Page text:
1. Some security people have found that the training they received by participating in the CERT (Community Emergency Response Team) program that many fire departments/emergency management agencies around the country provide (free) was useful. If I remember correctly, CERT training involves 7 or 8 four-hour sessions on a variety of disaster response subjects and skills, usually delivered one night per week. Building size-up, disaster medical triage, handling small fires, etc...

            2. Depending on your ultimate ambitions, most community colleges have a criminal justice program these days, and even if you don't want to pursue a degree some of the individual courses would be useful.

            3. Again, depending on your goals, there are colleges and universities that offer security management programs, some of which are delivered over the Web, such as American Military University...and AMU also offers a shorter certificate program in security management that requires only six courses. (Be sure that any university you attend is regionally and nationally accredited so courses will transfer to other schools, etc.)

            4. If you're aiming for management, not everything has to be about "security" - you'll want some business training as well. The American Management Association offers a variety of certificate programs in numerous areas of business (general management, finance/accounting, human resources, etc.). These can be done at a distance, and are the same programs that are co-sponsored by many colleges and universities. I believe most AMA certificates require 8 to 10 courses, which are in the range of $140 each. This makes an AMA certificate less expensive than many certificate programs offered at universities (for instance, the certificate in contract management offered by Villanova University runs around $6000).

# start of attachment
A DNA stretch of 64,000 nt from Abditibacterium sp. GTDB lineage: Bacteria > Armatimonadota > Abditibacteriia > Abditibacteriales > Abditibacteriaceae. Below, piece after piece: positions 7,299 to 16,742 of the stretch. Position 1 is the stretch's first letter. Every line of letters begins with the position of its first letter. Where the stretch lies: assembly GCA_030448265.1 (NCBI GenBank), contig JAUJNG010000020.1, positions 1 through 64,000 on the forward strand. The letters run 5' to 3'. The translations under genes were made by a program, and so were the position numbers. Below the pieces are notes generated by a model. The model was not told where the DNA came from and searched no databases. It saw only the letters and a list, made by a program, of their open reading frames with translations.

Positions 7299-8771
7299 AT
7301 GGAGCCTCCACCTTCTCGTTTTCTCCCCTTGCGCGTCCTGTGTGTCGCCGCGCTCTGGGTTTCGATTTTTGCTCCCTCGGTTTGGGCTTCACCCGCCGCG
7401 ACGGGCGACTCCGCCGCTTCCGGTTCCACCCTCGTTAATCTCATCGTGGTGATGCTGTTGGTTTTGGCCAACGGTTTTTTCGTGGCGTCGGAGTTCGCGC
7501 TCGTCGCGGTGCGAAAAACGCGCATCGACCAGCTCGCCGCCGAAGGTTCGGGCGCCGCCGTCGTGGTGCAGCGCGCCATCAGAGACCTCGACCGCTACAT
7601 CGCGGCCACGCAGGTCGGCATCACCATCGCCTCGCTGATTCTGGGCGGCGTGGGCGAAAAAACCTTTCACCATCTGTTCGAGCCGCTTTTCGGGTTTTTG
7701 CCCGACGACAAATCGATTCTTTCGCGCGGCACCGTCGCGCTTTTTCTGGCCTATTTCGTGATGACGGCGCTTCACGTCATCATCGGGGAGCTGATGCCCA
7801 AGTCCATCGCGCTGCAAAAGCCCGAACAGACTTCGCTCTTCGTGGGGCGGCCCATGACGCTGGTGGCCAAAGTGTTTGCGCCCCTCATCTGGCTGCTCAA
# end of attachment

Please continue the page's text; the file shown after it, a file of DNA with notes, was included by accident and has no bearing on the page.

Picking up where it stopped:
5. You might want to consider related aspects of security such as going into investigations (or simply adding investigative credentials to your diddy-bag). Some subjects that come under "investigation skills" like interviewing/interrogation are relevant to the security officer, especially if he's expected to do the preliminary legwork following a crime, etc.

            The investigation courses offered by this training company are good enough to be granted credit for licensing in a number of states including Texas, which is a pretty good indicator of quality as Texas is pretty demanding on such matters as investigator licensing. It's not the typical "you too can be a PI" training you find with some of the so-called "detective schools" on the Internet. The courses on evidence and court testimony, background investigation and such might be of particular interest to you.

            A typical course or "module" on an individual subject (i.e., Background Investigation) costs $40. However, you'll also note that there's a complete training package in that list that's the equivalent of an 80-hour course. This costs $400 and includes 20+ modules, which is less than $20 per module. This is very reasonable. On the other hand, if you only want to take a few courses, you pay-as-you-go and that would be cheaper than taking a package.

            This outfit also offers practice tests for a couple of the ASIS certifications for $100 with the guarantee of a refund if you fail the exam.